By CP Staff
By Olivia LaVecchia
By Chris Parker
By Jesse Marx
By John Baichtal
By Olivia LaVecchia
By Jesse Marx
By Olivia LaVecchia
When Walter Bockting was a young boy growing up in a small town in the Netherlands, he would get teased for being a mietje, the Dutch word for "sissy." His family tried to protect his feelings, but they couldn't stop the comments. "I remember one day in school," Bockting recalls. "I had gotten a bad haircut and I put up the hood of my raincoat and I tied it tight so only my face showed. I wouldn't take it off the whole day. But I think it was not only the haircut, I was really self-conscious at that point." Finally, he decided that since he was a sissy, since he was feminine, then he should embrace and celebrate that integral part of himself. "When I was 15, I said, I'm going to be me," Bockting recalls. "It was almost like, I'm going to use this quality in myself and be the best feminine man that I can be."
Bockting talks about his life in a soft Dutch accent. Choosing his words carefully, he speaks in fluent, colloquial English. He is youthful, has a fine, handsome face, and wears his clothes with an easy elegance. At 35, he is the coordinator of one of the largest and oldest transgender programs in the world, established by the University of Minnesota in the early '60s. Bockting's determination as an adolescent to embrace his own gender nonconformity now shows itself in his devotion to making transgender lives fulfilling, respected, and safe.
At the Program in Human Sexuality, a part of the Family Practice department of the University of Minnesota Medical School, Bock-ting is Coordinator of Transgender Services. He serves as a therapist, teacher, and administrator, but roughly half of his time is spent on research. Currently he's putting together a research plan for studying transgender health issues and intends to apply that research to improve the quality of care for the transgender community. He is also expanding the program to address a growing need for information and services for intersex people.
On the wall in Bockting's office, located in a squat, glass-paneled building across 35-W from the U's campus in Minneapolis, hangs an ornate, inlaid plate from India. The plate was a gift from an old friend--a friend who decided to transition from a man to a woman when Bockting was an undergraduate in psychology at the Free University in Amsterdam. Arranged with the diplomas and awards Bockting has received over the years, the plate seems symbolic--the first milestone on a road that eventually would become a career.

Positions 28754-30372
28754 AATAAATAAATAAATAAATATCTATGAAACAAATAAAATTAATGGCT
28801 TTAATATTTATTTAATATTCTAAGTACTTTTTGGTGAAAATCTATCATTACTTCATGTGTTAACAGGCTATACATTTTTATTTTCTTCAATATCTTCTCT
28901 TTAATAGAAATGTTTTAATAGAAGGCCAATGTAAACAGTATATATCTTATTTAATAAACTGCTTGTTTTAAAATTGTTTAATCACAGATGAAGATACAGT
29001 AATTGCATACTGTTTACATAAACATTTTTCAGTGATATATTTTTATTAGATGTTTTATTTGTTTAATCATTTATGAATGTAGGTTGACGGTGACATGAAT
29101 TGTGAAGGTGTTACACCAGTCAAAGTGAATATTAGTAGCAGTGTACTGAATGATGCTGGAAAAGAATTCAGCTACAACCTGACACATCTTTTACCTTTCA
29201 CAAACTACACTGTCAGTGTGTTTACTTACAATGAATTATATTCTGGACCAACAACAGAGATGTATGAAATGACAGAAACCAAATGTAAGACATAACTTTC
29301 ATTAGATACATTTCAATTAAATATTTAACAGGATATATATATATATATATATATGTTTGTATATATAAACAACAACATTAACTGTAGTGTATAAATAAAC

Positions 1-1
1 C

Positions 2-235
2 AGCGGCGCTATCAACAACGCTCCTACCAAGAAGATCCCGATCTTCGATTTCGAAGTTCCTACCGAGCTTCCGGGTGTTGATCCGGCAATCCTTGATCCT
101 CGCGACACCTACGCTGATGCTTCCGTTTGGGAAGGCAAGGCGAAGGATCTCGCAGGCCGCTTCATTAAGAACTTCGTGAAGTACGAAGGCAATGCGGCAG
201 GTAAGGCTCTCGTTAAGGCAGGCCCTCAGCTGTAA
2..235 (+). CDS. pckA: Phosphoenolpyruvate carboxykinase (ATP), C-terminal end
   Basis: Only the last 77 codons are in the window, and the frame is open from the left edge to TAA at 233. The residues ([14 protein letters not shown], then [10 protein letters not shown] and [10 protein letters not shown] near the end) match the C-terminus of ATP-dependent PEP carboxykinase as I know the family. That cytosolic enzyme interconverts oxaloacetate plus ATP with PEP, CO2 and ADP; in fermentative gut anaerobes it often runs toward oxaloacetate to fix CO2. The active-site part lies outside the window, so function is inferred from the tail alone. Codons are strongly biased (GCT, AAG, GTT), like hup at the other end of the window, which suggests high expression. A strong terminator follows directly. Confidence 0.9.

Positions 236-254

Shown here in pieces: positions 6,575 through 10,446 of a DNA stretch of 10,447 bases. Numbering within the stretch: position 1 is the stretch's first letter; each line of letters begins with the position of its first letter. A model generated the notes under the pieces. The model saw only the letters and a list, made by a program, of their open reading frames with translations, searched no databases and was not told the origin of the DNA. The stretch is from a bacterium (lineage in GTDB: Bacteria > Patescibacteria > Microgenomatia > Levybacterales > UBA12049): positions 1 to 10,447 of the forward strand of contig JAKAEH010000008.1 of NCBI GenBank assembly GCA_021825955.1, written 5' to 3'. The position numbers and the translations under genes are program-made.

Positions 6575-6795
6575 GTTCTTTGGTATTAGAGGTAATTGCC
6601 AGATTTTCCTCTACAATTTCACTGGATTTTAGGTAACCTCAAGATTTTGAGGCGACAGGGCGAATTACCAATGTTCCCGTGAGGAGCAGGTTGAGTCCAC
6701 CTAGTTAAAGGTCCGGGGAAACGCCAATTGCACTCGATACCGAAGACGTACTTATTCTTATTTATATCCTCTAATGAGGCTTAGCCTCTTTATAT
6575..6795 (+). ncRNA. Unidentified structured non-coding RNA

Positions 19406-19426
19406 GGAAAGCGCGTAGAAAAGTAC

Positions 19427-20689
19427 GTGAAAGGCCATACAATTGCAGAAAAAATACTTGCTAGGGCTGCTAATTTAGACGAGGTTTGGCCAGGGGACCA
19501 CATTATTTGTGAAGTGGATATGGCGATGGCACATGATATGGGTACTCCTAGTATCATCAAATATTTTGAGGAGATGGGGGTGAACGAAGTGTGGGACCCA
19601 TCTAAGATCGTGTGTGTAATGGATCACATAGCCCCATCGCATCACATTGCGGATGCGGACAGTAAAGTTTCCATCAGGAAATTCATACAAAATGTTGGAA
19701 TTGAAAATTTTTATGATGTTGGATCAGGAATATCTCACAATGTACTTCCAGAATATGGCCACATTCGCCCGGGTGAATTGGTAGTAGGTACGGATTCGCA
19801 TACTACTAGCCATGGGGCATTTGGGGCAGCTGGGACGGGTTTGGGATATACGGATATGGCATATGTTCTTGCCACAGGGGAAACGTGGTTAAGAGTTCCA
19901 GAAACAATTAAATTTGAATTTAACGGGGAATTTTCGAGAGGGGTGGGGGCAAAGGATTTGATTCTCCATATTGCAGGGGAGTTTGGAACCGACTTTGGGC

Bockting had hit a dead end two and an half years into his studies at the Free University. Psychology seemed like just a lot of stale theories. He started working as a waiter in a restaurant during school, then as the manager. In the summers, he'd take other jobs. The world outside academia was beckoning him away from his studies as people offered him better positions and more responsibility. One day, the deadline was approaching for a paper he needed to write for school and he still hadn't chosen a subject. Switching on the TV, he happened across a talk-show host interviewing a Dutch man and his spouse, a transexual woman from Thailand. Bockting knew he'd found the topic for his last-minute paper, and eventually, for his life. Looking back, he realizes that his own struggles with his femininity and his friend's transition to a woman launched his fascination with gender. Discovering that one of his professors counseled most of the transgender individuals in Holland as part of his private practice further augmented such interest. Bockting began to focus on sexuality and transgender issues.